Hello. My name is Gregory Coleman. And, yes. I am a fan of the Cosby Show. I feel it necessary to preface and begin my blog with this introduction—confession really. I have been a fan for quite some time now. During the multi-season run of the show, my family and I gathered around the television set to watch what would be one of the few representations of black life which mirrored our reality. As a black middle class man from the suburbs, the Cosby show has become my “guilty pleasure” and way of escape. It’s is one of the only places I see glimpses of myself, my day to day experiences—which is odd some might say being that the show is not concerned with racial issues—neither the trials nor triumphs. In fact, some have argued that race is absent from the show entirely, leaving us with the question: Is the Cosby show a black show?
I think it goes without saying that this question is loaded. But, it’s precisely this question which has led scholars and audiences alike to question the realism and authenticity of the shows presentation of black life. Situated in the suburban community of Brooklyn Heights, New York, the Cosby show depicts the daily happenings in the Huxtable home. During the pilot episode, viewers were introduced to a family which was like every other middle class family in America. Parents Cliff (Bill Cosby) and Claire (Phylicia Rashad) were a successful doctor and lawyer parenting team. Their five children, Sondra (Sabrina Le Beauf), Denise (Lisa Bonet), Theo (Malcolm Jamal Warner), Vanessa (Tempestt Bledsoe) and Rudy (Keshia Knight-Pulliam) were model students and citizens. Sounds like your average middle class American family right? Wrong. The Huxtable family was different than any other middle class family they encountered because they were black. However, audience members and critics alike were divided over whether such a successful black family could and should exist. More importantly, critics pinpointed the wealth, privilege, and leisure the Huxtable family enjoyed as being disproportional to and deceptive of the experience of “real” black folk. Thus the question is not “is the show a black show?,” but rather “how black is the Cosby show?”
Implied within this larger question is that there are varying degrees of blackness by which someone or something can be measured. And, who determines these degrees? Who sets the standard? I honestly don’t have an answer. Mostly, because it’s so complicated. For starters, black folk have long been judged against a standard of whiteness—one which served to posit blackness as inferior, uncivilized, licentious, violent, etc. It became necessary, especially within the context of television and film media, to then construct images of black folk which preserved this binary. What developed were concomitant narratives of black and white experiences in America. Although every now and then, an image would come along which would disrupt this binary; however, such images have traditionally been subsumed, marginalized or discredited altogether. As a result, black folk in an attempt to create some sort of semblance of their experience in film and media, created a standard of blackness in what Stuart Hall (What is this ‘Black’ in Black Popular Culture) calls an “essentializing moment.” What this standard is and who most adheres to it, I can’t say for sure or otherwise. Thus, this standard of blackness and the notion of being “black enough” are illusory, if not unachievable. How can one pass the text of authenticity when the terms on which they are graded are linked to—what?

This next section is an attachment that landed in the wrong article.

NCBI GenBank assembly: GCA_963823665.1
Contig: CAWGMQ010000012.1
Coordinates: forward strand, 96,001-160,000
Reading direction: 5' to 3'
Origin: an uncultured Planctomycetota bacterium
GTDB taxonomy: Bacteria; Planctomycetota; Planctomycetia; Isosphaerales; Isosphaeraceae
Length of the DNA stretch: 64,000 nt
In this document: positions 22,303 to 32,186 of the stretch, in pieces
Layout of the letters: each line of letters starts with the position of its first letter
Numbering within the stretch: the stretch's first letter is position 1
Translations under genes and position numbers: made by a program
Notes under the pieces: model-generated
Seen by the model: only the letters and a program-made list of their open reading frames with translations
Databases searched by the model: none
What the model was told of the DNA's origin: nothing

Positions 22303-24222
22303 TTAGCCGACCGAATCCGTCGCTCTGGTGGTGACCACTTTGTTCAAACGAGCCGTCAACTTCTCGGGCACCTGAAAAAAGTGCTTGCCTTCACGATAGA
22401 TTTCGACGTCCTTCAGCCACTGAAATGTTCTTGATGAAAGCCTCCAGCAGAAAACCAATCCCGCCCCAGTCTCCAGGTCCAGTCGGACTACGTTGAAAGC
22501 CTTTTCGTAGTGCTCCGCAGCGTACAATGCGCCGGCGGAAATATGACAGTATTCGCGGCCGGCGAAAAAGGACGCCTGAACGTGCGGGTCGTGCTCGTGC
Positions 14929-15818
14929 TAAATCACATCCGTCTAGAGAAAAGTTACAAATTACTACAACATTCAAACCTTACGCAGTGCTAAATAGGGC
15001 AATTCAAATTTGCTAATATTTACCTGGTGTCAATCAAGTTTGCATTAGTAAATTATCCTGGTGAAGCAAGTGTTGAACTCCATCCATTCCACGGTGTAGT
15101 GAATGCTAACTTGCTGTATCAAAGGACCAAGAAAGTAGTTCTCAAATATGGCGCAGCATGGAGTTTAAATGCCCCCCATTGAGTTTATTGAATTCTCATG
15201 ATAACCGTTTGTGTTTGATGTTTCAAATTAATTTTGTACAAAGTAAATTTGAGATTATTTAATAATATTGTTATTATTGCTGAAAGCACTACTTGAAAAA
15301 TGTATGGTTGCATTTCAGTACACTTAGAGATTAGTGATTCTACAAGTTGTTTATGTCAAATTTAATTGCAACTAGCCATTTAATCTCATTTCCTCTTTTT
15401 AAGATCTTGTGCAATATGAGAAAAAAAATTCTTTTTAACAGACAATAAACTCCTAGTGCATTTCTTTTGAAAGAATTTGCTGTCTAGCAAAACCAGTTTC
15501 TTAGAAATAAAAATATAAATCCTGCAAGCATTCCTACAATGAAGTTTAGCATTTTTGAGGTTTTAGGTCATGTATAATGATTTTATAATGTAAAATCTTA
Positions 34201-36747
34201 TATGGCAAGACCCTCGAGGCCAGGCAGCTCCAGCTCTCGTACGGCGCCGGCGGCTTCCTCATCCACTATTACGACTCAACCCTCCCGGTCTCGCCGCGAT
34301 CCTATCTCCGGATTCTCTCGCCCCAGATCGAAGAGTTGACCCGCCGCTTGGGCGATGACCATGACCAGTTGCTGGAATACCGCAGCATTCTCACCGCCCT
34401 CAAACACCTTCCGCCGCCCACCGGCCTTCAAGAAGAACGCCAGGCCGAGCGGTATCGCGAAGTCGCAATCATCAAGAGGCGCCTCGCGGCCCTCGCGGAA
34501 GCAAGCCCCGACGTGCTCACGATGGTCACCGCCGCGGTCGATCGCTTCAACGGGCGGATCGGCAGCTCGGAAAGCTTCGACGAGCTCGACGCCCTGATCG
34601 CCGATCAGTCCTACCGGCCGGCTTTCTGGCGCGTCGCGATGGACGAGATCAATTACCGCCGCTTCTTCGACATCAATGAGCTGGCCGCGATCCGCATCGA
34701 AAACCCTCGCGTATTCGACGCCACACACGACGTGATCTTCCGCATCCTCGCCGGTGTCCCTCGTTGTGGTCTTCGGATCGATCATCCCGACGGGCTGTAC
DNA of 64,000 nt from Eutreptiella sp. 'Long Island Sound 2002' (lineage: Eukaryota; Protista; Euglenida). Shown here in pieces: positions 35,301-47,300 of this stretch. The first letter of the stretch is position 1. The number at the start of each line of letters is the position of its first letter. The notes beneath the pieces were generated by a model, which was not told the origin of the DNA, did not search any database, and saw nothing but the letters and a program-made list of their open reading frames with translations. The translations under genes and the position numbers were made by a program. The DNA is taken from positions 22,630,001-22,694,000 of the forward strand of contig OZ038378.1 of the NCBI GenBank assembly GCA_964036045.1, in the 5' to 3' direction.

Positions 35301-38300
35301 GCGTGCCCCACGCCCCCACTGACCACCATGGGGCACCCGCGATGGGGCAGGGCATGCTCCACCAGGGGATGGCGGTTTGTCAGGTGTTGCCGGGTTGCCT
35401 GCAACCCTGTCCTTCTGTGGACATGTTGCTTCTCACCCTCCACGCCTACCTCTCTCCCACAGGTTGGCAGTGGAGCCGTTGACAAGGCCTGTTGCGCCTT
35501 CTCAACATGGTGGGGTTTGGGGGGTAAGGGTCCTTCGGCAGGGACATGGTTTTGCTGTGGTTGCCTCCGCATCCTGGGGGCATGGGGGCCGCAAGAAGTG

To return to the middle class issue, Todd Boyd in “Am I Black Enough for You?” points to the issue of class as the major point of conflict. For many, the black experience is believed to be linked to urban- and working-class subject positions, as well as the challenges to overcome poverty, which characterizes these experiences. It is impossible to deny the economic disadvantages historically experienced by black folk in America, and the world more broadly. However, this experience does not exclude nor preclude the middle class subject position—which to be honest, many of Cosby’s viewers belonged to. I think it critical to note here that even at the present moment, there is a drive and expectation on black folk, black men especially to “keep it real.” This includes denying one’s middle class status to perform whatever is the popular trend (currently urban and ghetto black life) of the time. Please. Fifty said it best when he coined the phrase: You’s a wanksta! But seriously, what could be more inauthentic than performing a version of blackness which is not your own, which is not a reflection of your everyday experiences. In this way, it becomes clear that the problem over class is more about visibility than believability. It is making the black middle class visible, moving it from margin to center, that leaves a lot of people wondering where they fall within the range of black subjectivity. I conclude by amending my original question and instead: Is Cosby black enough? I would argue yes for several reasons. However I will save those points of further discussion for future blogs.